Christmas at Fort Pitt, 1884

Further to the previous item about WJ Maclean of Gisla, who was a Chief Trader with the Hudson’s Bay Company:  an account of the one Christmas he and his family spent at Fort Pitt before it was burned to the ground in April 1885.  This is from an article by W Bleasdell Cameron in The Beaver, December 1945.

Christmas was coming to old Fort Pitt on the North Saskatchewan, still in that year of 1884 an outpost of the white man’s civilisation, and preparations were afoot to celebrate in becoming manner, according to custom, that time-honoured festival of peace on earth, good will toward men.

Under the supervision of beloved and motherly Mrs McLean, the chief trader’s wife, and her three comely daughters, Otto Dufresne, the white-haired diminutive French-Canadian “company” cook (Muskawatchakoos, or “the Little Oak”, to the Cree because of his remarkable strength) had outdone himself.  There was delicious wild rice soup, roast young beaver, tender and succulent as lamb, which it much resembled, roast prairie chickens and partridges, berry pemmican, pies, cakes and of course the one item lacking which no Christmas dinner could be complete – a royal plum pudding with brandy sauce.

Then there were the decorations: the walls of the dining-room draped in white and navy blue, with sprays and festoons of spruce intertwining cross arms of muskets and revolvers; four wreaths of spruce enclosing the symbols HBC (Hudson’s Bay Company), NWMP (North West Mounted Police), ID (Indian Department) and Our Guests, worked in scarlet monograms; and on a background of the Union Jack and the Hudson’s Bay Company flag, in white lettering, the words Welcome, Merry Christmas and Happy New Year.  In the room of the unobtainable holly, there were cranberries en branche from the neighbouring muskeg.  Not even the mistletoe had been forgotten, bunched clippings of Saskatoon twigs replacing that osculatory indispensable.  A large star of sapin over the centre of the room completed a list of decorations at once pleasing, tasteful and characteristic of the season and the country.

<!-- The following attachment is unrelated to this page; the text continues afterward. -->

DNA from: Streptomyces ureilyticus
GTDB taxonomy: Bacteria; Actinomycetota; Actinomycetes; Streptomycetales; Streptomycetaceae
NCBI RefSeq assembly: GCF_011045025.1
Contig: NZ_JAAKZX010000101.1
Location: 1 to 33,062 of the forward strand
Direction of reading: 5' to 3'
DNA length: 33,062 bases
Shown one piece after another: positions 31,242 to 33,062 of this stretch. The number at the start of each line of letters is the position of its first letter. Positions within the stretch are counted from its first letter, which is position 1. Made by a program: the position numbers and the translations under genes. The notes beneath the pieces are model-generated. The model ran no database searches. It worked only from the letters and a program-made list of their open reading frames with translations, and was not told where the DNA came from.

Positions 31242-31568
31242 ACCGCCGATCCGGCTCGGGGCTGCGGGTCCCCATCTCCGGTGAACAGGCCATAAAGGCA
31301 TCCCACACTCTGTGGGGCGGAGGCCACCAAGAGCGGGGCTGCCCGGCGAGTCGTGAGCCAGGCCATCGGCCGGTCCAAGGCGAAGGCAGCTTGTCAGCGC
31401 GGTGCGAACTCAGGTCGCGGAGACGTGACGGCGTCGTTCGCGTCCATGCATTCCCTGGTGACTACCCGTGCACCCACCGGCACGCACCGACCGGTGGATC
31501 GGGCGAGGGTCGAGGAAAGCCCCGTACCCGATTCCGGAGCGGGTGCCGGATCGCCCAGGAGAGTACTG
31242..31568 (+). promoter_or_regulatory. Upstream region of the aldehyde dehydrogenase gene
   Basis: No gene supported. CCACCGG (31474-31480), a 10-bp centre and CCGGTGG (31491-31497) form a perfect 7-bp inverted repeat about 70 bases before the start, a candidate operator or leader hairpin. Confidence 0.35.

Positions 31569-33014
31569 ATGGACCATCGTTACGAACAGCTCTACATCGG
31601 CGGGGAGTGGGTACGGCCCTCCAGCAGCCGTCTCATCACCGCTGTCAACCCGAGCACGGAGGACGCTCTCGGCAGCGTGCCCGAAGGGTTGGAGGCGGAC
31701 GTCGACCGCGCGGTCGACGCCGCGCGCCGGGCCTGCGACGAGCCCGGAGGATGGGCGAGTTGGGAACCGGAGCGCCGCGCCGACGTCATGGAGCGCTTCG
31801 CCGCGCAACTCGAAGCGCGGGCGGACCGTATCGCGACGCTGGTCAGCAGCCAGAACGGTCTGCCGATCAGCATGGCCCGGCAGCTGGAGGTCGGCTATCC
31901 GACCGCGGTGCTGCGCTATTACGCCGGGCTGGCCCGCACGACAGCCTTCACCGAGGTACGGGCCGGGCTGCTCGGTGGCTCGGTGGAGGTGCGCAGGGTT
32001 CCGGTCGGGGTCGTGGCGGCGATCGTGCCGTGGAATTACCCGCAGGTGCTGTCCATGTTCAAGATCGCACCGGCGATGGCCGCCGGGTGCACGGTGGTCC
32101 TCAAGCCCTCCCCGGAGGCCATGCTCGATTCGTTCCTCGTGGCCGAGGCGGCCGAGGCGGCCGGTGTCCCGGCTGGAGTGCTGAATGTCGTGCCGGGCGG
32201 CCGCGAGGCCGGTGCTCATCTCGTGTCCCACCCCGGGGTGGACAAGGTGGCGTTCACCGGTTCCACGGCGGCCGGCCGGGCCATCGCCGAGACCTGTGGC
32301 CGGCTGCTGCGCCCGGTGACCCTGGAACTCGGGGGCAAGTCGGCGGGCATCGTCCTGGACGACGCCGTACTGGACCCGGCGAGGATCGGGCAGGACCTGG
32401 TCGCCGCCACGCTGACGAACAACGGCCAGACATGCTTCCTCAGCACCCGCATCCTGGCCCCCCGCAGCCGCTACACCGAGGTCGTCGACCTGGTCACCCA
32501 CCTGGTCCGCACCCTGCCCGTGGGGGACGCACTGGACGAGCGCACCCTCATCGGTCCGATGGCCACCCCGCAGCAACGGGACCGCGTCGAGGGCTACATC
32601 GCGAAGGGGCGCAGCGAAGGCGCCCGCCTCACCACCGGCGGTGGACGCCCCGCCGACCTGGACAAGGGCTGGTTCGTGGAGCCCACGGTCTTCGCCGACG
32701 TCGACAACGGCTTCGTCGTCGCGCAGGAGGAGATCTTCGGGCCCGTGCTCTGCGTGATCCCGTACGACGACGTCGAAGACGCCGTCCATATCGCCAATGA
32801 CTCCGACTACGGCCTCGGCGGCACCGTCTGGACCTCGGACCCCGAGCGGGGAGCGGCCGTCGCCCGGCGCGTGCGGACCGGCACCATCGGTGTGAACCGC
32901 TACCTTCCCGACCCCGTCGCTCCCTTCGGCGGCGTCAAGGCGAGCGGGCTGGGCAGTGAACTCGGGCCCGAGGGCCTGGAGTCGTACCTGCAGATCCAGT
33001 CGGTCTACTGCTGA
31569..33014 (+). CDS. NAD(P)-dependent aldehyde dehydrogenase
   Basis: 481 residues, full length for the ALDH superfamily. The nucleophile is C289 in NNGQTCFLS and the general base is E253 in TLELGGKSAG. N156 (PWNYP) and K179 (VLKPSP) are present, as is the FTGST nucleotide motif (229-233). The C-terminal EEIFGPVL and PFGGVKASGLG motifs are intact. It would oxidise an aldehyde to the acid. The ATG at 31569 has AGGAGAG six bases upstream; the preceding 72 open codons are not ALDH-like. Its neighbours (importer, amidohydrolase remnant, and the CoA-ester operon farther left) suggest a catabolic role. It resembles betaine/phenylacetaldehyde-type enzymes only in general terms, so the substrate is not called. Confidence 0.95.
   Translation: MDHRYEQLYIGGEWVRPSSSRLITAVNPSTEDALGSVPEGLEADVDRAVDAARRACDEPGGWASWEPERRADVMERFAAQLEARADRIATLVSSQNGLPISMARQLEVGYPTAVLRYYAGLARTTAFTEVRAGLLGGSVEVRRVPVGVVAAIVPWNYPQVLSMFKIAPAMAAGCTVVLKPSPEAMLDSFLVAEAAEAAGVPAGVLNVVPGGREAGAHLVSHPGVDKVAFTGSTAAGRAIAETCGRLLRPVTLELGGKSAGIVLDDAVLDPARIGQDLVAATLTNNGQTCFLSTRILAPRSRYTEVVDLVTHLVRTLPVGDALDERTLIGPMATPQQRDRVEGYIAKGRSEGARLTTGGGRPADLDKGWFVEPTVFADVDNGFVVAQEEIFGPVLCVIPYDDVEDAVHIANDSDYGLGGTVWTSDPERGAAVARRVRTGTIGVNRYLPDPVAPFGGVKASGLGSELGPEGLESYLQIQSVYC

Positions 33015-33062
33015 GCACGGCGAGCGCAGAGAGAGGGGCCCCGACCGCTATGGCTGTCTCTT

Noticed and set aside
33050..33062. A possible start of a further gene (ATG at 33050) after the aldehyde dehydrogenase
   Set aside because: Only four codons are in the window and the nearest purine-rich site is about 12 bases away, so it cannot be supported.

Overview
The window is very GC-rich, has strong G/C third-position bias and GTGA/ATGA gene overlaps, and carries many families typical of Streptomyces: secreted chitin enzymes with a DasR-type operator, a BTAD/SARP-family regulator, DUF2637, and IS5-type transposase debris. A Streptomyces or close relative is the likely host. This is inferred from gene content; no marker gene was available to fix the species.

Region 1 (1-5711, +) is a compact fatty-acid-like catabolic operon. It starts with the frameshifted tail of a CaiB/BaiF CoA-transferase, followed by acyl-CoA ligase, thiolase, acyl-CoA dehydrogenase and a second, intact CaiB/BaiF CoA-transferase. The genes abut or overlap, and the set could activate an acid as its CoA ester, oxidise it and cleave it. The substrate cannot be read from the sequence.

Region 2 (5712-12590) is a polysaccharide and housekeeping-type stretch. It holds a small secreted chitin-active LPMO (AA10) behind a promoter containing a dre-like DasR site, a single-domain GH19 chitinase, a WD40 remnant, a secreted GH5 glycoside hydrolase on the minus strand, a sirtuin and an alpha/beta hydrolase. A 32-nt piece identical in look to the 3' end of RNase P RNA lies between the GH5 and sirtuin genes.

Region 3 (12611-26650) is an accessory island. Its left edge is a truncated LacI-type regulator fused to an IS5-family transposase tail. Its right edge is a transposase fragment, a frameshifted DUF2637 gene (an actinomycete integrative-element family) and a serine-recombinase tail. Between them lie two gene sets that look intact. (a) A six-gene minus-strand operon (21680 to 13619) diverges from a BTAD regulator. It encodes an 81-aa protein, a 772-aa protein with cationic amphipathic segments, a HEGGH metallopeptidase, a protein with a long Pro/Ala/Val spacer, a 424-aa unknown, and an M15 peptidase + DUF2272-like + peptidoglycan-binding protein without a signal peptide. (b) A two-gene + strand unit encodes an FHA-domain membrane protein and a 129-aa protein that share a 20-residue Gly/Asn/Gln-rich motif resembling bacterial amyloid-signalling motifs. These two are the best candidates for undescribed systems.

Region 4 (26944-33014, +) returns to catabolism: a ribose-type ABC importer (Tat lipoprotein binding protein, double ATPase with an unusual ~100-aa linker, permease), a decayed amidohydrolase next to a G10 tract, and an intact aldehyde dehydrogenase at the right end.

The glorious day opened with the established all-round matutinal greetings among the members of the isolated little community and calls by the personnel of the North West Mounted Police detachment, who were quartered in Company buildings, on Chief Trader WJ McLean and his numerous family. Then there were gifts to the little ones of the brood from individual friends among the chemoginusuk*.  Everybody and his wife received a welcoming handshake and a serving of the refreshments provided by the Company’s head in “The Big House”…

[After checking the trapline] we arrived back at the fort just in time to shed our snowshoes and make ourselves presentable before joining the big Company family and its guests at the Christmas dinner.  One of the guests at the table, I should mention, was Captain Francis Dickens, son of the novelist, in command of the Fort Pitt detachment, NWMP, in which he held the rank of inspector.

Dinner over we adjourned to the office, where Manila cheroots – an article of commerce at that date imported and stocked by the Hudson’s Bay Company – were passed round by our host.

Then, “according to plan,” we divided into two competing groups for the rabbit hunt, which was an important feature on the day’s programme.  One party was headed by the chief trader, the other – if memory serves me – by Angus Mackay.  All the grown-ups in the large McLean family, including the three eldest girls, “shouldered arms” like veteran troopers and marched forth to the “Battle of the Bunnies.” I cannot recall which side got the larger number, but I know we had a lot of fun, snowballing and racing, which not overlooking the main object of potting the prey.

In those short December days the sun “went out”, as the Indians say, early, and it was nearly nightfall when we called off the contest and returned to the fort and another sumptuous meal.  After we had satisfied our appetites and had enjoyed more cheroots int he office, we returned to the reception room in the Big House and played Post Office, Pass the Button and other games or cards, sang songs and thrummed guitars and the piano, to round out a day crammed full of merrymaking and excitement.

Canada’s National History Society provides a wealth of similar material on their website, much of it drawn from The Beaver, which was established in 1920 as a Hudson’s Bay Company staff newsletter and continues now as the Society’s history magazine.  We are trawling the archives for Hebridean stuff.

*I have no idea what chemoginusuk means and this appears to be the first mention of it on the internet.  Anybody know?